Is it Dealer Fraud if the Dealer did not Disclose a Salvage Title?
Provided by HG.org
Car dealership fraud is possible through a number of activities and actions taken by the company. One of these is when the business does not disclose certain information. If the vehicle was totaled and the insurance company signed off on a salvage title being issued for the non-repairable or defective car, this must be disclosed very obviously to the customer seeking a new vehicle.
This means that the person is notified either in conspicuous writing or told by the employees selling the car. Any attempt to hide this information may lead to legal action. This also means that the dealership is not permitted to say they donít know about the salvage title.
The history of vehicles and the titles granted are easily accessible to auto dealerships, and this means they are held accountable for detailing that a salvage title was issued for a car. There is a duty of care held to the company for disclosing the salvage title to the customer. Many businesses that sell vehicles may attempt to hide these matters through various means. However, if the car works and there are no issues, they may get away with these practices. It is when the driver is harmed due to defects or previously damaged cars that litigation could occur. It is important to seek a lawyer that understands these matters for potential lawsuits against the car company.
Salvage Title Details
When a vehicle has been damaged beyond standard repair, it goes through several processes. The insurance agency usually declares the care irreparable and may be considered totaled. It is issued a salvage title so if it is used in the future, the history is known that someone was involved in an accident which damaged the car immensely. Some car companies take these automobiles and repair them to a serviceable degree. Unfortunately, many are not fixed completely, and there may be various defects due to the previous accident. When this causes harm to the new owner, he or she may have the ability to seek legal recourse.
After some repairs are completed on salvage title vehicles, the car company sells them well above the value they are worth either before or after the incident. However, in order to ensure a sale occurs, these companies may intentionally hide the fact that the car was previously damaged beyond standard repair. While this is fraud, it becomes a serious issue when this leads to further harm to the car and injury to the driver or passenger. It is then that the company may face charges and a civil suit for monetary damages. Compensation and additional funds may be requested for medical treatment and the loss of transport.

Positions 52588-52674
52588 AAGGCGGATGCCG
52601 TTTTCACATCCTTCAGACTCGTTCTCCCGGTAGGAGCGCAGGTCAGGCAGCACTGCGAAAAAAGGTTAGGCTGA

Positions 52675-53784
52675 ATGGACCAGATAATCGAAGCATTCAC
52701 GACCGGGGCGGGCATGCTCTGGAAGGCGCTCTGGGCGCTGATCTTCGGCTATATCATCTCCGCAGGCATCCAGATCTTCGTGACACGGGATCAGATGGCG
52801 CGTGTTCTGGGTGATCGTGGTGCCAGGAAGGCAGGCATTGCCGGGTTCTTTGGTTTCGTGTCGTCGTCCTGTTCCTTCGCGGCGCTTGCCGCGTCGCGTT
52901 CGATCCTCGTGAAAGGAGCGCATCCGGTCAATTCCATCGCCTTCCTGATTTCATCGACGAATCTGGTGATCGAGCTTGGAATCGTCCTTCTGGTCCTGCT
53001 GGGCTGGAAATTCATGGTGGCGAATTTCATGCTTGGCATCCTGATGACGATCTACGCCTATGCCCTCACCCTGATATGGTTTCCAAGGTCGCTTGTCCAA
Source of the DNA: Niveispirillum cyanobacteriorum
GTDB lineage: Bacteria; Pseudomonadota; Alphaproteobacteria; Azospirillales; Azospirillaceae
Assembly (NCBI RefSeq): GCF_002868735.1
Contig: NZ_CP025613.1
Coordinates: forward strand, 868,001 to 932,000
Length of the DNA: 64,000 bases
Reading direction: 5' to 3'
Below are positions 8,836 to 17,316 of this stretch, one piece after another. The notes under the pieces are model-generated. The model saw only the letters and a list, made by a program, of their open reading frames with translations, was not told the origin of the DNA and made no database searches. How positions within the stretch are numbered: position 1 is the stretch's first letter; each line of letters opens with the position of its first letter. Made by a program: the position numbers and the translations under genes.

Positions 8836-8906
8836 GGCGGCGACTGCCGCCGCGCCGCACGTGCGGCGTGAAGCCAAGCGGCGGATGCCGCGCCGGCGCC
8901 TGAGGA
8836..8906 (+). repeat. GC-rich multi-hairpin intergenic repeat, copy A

Fraud and Recourse
Any nondisclosure that could affect a deal could be considered fraud. However, when it is intentional that a dealership did knowingly conceal that a salvage title was issued for a vehicle, the company could face legal consequences, fines, and even possible revocation of licenses for selling cars. Nondisclosure is considered a bad business practice, and many legitimate companies find these activities unethical and morally reprehensible. Local and state regulations are explicit in that most businesses are required to disclose certain facts about products or services that are sold to customers. This even extends to the auto industry for cars that are sold with a history. This is not usually possible with vehicles manufactured in the same year.
When affected by these actions, it is possible to seek recourse. This maybe through a contractual release from the dealership, a refund and a breaking of the contract or compensation when injuries occur after driving the salvaged vehicle. It is important to contact a lawyer to determine what to do when the salvage title has been discovered. The evidence should be gathered and explained to a legal representative so that a case may be created with the potential to litigate against the company. When physical harm has occurred to the driver, the matter becomes more serious.
The Lawyer for Auto Dealership Fraud
Most lawyers are sought after injury has occurred to someone. However, when this is because the customer was party to fraudulent activity, it is possible to seek compensation or another remedy to the situation more easily due to the evidence being easily obtainable. Unless the company engages in further criminal actions such as shredding files, it may be possible to seek a successful case against the dealership when fraud occurs.
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Disclaimer: While every effort has been made to ensure the accuracy of this publication, it is not intended to provide legal advice as individual situations will differ and should be discussed with an expert and/or lawyer.